Fitch Ratings Downgrades US Government Debt To AA+

Fitch Ratings Downgrades US Government Debt To AA+

Fitch Ratings – one of the world’s “Big Three” credit rating agencies – has removed the United States from its position among the very highest tier of long-term lending counterparties.

The nation’s Long-Term Foreign-Currency Issuer Default Rating (IDR) slid from AAA to AA+ on Tuesday, prompting criticisms against Fitch from both the U.S. Treasury Department and the White House.

Why The Downgrade?

According to Fitch, the downgrade reflects expectations of “fiscal deterioration,” the country’s “growing general government debt burden,” and an “erosion of governance” regarding how to manage that debt relative to its AA and AAA-rated peers.

Firstly, the government deficit has been rising over time and is expected to reach 6.3% by the end of 2023, versus 3.7% at the end of 2022. Fitch attributes the expected rise to “weaker government revenues, new spending initiatives, and a higher interest burden.”

“Fitch forecasts a GG deficit of 6.6% of GDP in 2024 and a further widening to 6.9% of GDP in 2025,” the agency added.

The sheer size of the nation’s debt also dwarfs nations within comparable credit rating categories. The United States’ debt-to-GDP ratio is expected to reach 118% by 2025, which is nearly three times the AAA median of 39.3%.

As debt rises, so will the country’s interest burden, which Fitch expects interest payments alone to comprise 3.6% of GDP by 2033.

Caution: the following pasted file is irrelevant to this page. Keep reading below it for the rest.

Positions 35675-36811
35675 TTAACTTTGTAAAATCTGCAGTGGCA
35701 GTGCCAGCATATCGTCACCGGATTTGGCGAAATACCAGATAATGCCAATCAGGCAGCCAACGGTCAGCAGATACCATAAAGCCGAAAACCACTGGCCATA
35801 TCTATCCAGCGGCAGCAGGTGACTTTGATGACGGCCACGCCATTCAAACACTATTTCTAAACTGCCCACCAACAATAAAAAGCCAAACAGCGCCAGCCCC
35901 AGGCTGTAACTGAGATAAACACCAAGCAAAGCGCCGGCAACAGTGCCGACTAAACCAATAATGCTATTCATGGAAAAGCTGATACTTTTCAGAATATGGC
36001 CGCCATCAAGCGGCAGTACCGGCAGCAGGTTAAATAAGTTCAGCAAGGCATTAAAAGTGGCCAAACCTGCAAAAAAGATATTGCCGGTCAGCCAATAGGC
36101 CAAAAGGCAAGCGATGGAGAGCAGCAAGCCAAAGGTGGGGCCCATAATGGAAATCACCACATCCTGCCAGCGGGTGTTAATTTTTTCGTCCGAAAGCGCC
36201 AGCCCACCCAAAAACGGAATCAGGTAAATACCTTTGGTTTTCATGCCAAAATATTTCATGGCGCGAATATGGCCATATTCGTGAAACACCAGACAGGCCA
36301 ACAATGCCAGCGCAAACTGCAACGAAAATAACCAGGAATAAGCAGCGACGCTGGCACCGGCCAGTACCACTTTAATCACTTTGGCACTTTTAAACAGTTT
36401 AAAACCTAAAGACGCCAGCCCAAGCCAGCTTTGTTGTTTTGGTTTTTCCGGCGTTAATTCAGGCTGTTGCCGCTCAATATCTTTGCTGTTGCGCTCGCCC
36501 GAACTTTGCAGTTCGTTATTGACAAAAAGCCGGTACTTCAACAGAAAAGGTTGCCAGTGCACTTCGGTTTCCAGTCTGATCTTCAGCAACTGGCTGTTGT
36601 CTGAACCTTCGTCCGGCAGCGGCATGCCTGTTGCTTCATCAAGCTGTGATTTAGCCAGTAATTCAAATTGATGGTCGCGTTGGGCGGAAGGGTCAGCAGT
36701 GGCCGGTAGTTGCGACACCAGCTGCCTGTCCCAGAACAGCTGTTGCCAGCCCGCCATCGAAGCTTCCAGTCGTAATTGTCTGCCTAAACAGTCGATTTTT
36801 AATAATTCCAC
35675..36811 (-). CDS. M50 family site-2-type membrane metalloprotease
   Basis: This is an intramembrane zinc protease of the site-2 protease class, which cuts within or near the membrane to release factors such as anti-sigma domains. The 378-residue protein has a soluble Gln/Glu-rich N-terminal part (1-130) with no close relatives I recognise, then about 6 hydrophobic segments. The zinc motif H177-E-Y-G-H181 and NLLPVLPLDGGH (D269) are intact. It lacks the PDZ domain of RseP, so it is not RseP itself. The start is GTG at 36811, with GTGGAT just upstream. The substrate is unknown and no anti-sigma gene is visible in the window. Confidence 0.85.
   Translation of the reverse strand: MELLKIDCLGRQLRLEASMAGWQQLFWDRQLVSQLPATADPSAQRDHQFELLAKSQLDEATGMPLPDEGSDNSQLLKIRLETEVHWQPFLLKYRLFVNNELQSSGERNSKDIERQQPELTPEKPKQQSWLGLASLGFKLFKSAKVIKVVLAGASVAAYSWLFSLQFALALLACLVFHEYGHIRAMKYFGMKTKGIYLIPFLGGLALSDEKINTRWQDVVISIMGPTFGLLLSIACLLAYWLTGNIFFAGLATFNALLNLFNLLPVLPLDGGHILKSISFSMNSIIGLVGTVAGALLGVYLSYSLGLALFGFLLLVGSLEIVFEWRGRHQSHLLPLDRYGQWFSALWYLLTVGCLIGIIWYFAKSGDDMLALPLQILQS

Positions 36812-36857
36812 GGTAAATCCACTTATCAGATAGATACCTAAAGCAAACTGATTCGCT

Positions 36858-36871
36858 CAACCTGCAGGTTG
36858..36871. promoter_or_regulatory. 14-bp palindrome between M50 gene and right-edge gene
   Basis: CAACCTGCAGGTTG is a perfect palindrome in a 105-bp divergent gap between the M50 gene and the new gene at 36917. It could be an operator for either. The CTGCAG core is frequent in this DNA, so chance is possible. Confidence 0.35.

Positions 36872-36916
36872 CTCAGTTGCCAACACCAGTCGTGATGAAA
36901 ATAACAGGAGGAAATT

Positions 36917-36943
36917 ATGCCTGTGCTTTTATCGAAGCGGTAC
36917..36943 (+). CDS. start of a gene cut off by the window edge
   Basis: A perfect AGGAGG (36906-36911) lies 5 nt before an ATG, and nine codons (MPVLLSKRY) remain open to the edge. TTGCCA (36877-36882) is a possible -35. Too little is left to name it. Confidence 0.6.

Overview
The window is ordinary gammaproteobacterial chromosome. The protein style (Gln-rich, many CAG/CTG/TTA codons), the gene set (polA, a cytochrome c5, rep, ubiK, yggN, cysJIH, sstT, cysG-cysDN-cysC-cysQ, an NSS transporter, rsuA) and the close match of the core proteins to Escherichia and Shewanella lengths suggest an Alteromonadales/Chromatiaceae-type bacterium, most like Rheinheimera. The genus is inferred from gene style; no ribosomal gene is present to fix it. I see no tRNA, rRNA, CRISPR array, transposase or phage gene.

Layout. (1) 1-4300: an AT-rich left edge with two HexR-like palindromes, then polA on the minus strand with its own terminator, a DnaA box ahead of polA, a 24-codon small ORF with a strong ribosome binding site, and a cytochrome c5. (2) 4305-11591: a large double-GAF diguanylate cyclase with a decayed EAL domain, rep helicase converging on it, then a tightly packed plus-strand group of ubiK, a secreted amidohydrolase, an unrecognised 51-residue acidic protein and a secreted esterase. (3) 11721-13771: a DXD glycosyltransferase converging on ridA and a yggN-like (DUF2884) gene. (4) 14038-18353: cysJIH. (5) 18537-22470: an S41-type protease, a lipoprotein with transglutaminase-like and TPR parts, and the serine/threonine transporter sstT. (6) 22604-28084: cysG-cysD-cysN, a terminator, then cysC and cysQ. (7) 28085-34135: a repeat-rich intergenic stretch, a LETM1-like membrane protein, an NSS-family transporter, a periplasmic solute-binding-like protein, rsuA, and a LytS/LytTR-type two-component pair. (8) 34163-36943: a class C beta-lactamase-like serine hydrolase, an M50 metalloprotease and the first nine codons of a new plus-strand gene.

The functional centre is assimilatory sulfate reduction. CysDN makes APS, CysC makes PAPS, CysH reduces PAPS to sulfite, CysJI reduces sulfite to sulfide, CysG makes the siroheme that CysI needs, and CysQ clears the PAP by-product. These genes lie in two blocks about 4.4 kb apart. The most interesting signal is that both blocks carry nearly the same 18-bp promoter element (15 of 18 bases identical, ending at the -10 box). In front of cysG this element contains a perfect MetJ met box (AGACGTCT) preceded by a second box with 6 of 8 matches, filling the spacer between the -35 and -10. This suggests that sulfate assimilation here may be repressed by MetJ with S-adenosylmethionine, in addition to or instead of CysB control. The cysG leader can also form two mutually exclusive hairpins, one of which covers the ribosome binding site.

So far, negotiations to address that debt have proven consistently chaotic in the United States over the past two decades. Fitch cited the bipartisan agreement in June, where Congress agreed to suspend the nation’s debt limit entirely until January 2025 – after the next federal election.

“The repeated debt-limit political standoffs and last-minute resolutions have eroded confidence in fiscal management,” wrote Fitch. “In addition, the government lacks a medium-term fiscal framework, unlike most peers, and has a complex budgeting process.”

Government Responds

U.S. Treasury Secretary Janet Yellen was not pleased with Fitch’s downgrade, calling their decision “arbitrary and based on outdated data.” She said she has seen progress in many economic indicators used by Fitch, “including those related to governance.”

Meanwhile, White House Press Secretary Karine Jean-Pierre said the downgrade “defies reality” in a Tuesday statement, claiming that the President has “led the strongest recovery of any major economy in the world,” and blamed Republicans for previously “cheerleading” a debt default.


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